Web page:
The high survival rate is especially meaningful, since UCSF takes care of some of the sickest patients. The hospital is unusual for its willingness to accept patients who have been turned away by other medical centers, as well as for its public mission to research new approaches to treatment and share the results with other institutions.
"We figure out what works for patients who come to us with complex issues, and we report our outcomes to the broader community in hopes that others may benefit. Over time, that's how transplant medicine improves and transforms," Hays said.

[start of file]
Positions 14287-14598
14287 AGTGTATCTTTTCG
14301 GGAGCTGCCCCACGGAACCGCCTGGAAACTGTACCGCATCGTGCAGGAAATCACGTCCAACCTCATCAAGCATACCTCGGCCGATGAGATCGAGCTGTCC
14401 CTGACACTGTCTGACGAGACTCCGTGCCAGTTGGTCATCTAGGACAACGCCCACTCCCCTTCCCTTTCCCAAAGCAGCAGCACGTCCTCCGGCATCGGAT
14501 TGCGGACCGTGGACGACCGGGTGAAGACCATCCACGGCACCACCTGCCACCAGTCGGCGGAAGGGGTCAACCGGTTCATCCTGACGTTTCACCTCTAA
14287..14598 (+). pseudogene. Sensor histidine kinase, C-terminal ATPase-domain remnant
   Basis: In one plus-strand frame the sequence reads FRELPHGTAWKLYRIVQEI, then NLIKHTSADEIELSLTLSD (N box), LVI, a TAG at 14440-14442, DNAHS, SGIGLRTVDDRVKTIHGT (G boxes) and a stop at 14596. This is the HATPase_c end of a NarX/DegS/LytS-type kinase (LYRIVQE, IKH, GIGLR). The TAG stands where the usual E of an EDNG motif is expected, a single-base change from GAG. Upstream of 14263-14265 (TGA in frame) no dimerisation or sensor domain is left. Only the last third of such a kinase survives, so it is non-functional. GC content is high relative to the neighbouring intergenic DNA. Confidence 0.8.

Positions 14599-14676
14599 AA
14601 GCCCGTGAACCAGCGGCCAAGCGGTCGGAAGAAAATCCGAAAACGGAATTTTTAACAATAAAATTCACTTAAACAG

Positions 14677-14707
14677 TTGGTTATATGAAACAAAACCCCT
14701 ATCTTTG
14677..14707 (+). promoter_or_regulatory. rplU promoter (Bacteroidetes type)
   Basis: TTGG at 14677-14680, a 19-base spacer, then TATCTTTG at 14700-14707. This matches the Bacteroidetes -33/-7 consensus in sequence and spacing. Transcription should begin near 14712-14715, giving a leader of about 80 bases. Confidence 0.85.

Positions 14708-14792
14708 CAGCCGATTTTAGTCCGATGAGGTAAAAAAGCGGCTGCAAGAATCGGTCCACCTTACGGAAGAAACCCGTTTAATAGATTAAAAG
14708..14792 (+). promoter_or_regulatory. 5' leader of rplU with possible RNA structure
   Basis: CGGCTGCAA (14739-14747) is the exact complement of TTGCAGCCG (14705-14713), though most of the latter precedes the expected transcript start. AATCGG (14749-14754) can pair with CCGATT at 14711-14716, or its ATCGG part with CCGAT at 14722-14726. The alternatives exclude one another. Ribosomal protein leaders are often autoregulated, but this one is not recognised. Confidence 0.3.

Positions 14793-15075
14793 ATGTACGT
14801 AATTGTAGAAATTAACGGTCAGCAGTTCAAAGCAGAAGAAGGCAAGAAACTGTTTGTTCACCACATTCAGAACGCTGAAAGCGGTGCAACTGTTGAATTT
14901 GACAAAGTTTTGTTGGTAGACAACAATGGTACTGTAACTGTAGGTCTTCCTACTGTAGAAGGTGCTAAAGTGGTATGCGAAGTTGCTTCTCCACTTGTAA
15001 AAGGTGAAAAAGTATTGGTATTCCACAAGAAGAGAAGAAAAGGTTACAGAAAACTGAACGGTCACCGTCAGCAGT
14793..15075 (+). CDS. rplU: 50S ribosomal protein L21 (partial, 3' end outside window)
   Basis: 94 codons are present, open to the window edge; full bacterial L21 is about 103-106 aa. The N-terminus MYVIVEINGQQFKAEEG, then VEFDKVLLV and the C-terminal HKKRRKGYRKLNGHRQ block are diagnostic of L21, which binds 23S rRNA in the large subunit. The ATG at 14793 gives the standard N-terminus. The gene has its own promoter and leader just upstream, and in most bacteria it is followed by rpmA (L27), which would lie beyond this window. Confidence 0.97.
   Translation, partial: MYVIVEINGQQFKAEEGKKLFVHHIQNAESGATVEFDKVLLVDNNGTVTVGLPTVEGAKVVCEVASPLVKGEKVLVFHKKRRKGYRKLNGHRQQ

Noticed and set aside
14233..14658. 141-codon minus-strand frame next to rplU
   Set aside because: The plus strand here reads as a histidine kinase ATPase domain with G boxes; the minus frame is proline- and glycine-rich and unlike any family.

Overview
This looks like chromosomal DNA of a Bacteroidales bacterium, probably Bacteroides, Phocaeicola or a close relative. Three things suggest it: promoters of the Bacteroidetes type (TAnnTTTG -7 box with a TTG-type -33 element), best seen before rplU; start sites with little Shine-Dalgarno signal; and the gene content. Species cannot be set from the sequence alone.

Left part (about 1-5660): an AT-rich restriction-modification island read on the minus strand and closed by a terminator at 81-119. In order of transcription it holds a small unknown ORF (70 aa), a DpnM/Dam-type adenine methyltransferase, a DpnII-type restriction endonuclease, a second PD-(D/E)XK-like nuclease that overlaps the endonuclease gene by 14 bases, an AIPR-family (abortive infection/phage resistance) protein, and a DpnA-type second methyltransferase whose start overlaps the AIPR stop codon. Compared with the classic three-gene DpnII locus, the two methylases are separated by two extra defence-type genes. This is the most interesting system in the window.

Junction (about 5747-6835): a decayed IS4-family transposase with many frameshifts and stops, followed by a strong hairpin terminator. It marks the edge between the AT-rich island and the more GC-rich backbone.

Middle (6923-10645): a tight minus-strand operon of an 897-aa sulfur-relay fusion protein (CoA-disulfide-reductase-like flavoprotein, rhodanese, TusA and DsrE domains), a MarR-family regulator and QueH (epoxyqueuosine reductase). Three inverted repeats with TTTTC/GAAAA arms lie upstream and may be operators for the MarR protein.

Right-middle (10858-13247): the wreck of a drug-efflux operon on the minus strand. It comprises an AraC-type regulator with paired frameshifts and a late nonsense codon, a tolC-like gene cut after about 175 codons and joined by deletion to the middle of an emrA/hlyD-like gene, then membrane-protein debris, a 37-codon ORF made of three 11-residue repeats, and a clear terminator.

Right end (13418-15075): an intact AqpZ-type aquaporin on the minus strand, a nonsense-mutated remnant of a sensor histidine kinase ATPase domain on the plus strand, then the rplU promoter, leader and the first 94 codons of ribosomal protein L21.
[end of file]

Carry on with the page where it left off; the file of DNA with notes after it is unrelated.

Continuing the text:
For example, UCSF pioneered the approach of using extracorporeal membrane oxygenation (ECMO) as a method to bridge patients who are dying of respiratory failure to lung transplant. ECMO provides cardiac and respiratory support to patients whose heart and lungs are so severely diseased or damaged that they can no longer serve their functions. The institution also pioneered successful implementation of lung transplantation for patients who are dying of lung disease related to autoimmune diseases such as scleroderma.
"A major factor in our positive outcomes is the management of patients before, during and after their surgery coupled with long-term comprehensive monitoring" Kukreja said. A team of experts, including nurses, pharmacists, physical therapists, dieticians and social workers work closely with patients to prepare them for transplant including educating them about what to expect before, during, and after surgery.